TAWEPI
Thorpex Arctic Weather and Environmental Prediction Initiative


Objectives    |    TAWEPI and THORPEX    |    Projects and principal investigators    |    Contact    |    Documents   |   Franšais    |


Objectives


Weather and Environmental Prediction (WEP) constitutes one of the most important technological and societal successes of the last century. The positive impact of WEP on health, safety and economic competitiveness is recognized worldwide. The benefit of WEP applications in polar regions has been somewhat delayed due the higher priority of forecasting in the more densely populated southern regions. Concerns about an amplification of anthropogenic climate change at higher latitudes requires a better understanding of weather and climate processes in this region so as to improve our ability to make reliable, quantitative predictions. The International Polar Year (IPY) provides the important international context for a Canadian-led initiative to improve WEP capabilities for the Arctic.

The primary objective of TAWEPI* is to develop and validate a regional Numerical Weather Prediction (NWP) model over the Arctic during the IPY observation period. The proposed experimental model, called Polar-GEM, will be a twin of the Environment Canada (EC) operational regional GEM model, used for one- to two-day weather forecasts. This initiative includes modeling research and data assimilation studies that will help enhance our weather and environmental forecasting capabilities in polar regions and improve our understanding of the Arctic and its influence on world weather. Through improvements in our ability to forecast the Arctic weather, TAWEPI will benefit Canadian communities throughout the Arctic.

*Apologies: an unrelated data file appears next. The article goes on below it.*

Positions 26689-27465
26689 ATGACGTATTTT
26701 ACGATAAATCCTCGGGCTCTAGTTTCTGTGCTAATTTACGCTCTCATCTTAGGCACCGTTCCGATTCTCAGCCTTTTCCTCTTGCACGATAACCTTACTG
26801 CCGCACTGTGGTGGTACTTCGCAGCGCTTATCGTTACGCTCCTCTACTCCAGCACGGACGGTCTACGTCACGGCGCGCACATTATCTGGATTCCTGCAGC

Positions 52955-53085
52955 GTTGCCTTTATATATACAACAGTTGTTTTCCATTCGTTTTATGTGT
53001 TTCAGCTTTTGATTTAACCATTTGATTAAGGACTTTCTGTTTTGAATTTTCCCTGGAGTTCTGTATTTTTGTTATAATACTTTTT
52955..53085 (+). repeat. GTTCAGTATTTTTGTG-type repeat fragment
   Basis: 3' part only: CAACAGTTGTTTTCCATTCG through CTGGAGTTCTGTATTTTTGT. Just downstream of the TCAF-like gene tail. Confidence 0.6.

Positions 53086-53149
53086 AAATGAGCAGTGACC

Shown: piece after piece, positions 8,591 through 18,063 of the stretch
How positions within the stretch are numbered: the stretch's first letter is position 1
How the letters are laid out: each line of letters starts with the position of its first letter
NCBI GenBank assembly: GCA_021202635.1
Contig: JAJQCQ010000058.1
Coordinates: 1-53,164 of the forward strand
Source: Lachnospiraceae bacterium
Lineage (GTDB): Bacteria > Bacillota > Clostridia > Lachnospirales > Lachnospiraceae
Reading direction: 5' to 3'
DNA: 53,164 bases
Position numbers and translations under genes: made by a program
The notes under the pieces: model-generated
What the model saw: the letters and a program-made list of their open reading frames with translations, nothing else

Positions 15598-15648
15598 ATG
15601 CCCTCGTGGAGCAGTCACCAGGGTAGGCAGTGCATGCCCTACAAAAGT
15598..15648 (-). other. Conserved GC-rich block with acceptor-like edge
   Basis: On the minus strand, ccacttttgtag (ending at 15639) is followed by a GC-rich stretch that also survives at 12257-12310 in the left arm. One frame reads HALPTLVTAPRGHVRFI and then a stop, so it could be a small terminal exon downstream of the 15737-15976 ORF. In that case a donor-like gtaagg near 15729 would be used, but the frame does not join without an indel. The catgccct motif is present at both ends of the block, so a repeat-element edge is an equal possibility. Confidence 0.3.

* pronounced as tah-weh-pee



TAWEPI and THORPEX


THORPEX was established in May 2003 by the Fourteenth World Meteorological Congress as a ten-year international global atmospheric research and development programme under the auspices of the WMO Commission for Atmospheric Sciences. THORPEX is a component of the WMO World Weather Research Programme and was created to reduce and mitigate natural disasters by transforming timely and accurate weather forecasts into specific and definite information in support of decisions that produce the desired societal and economic outcomes.

TAWEPI is part of the THORPEX-IPY cluster, an international cooperation between IPY projects from various countries aiming to explore optimised observations, improve high impact weather forecasts and better understand physical/dynamical processes in polar regions.



Projects and principal investigators

S1. A regional Numerical Weather Prediction (NWP) system over the Arctic – the Polar-GEM system
(Jocelyn Mailhot - EC)

polar-GEMIn this project, a regional (15-km horizontal resolution) NWP system focused over the Arctic basin and surrounding regions (image beside) will be developed. This system will be an extension of the current operational regional GEM model used for short-term forecasts at the Canadian Meteorological Center (CMC).

S1.1 Polar-GEM sea-ice and snow processes (StÚphane Belair, Pierre Pellerin, Paul Vaillancourt - EC)
Particular emphasis will be put on improving the surface processes in the northern latitudes, including: a detailed dynamical-thermodynamic sea-ice model coupled with ocean currents over the Arctic basin; better representation of snow processes and air-sea interaction, using detailed snow models over sea ice, tundras and glaciers/ice caps.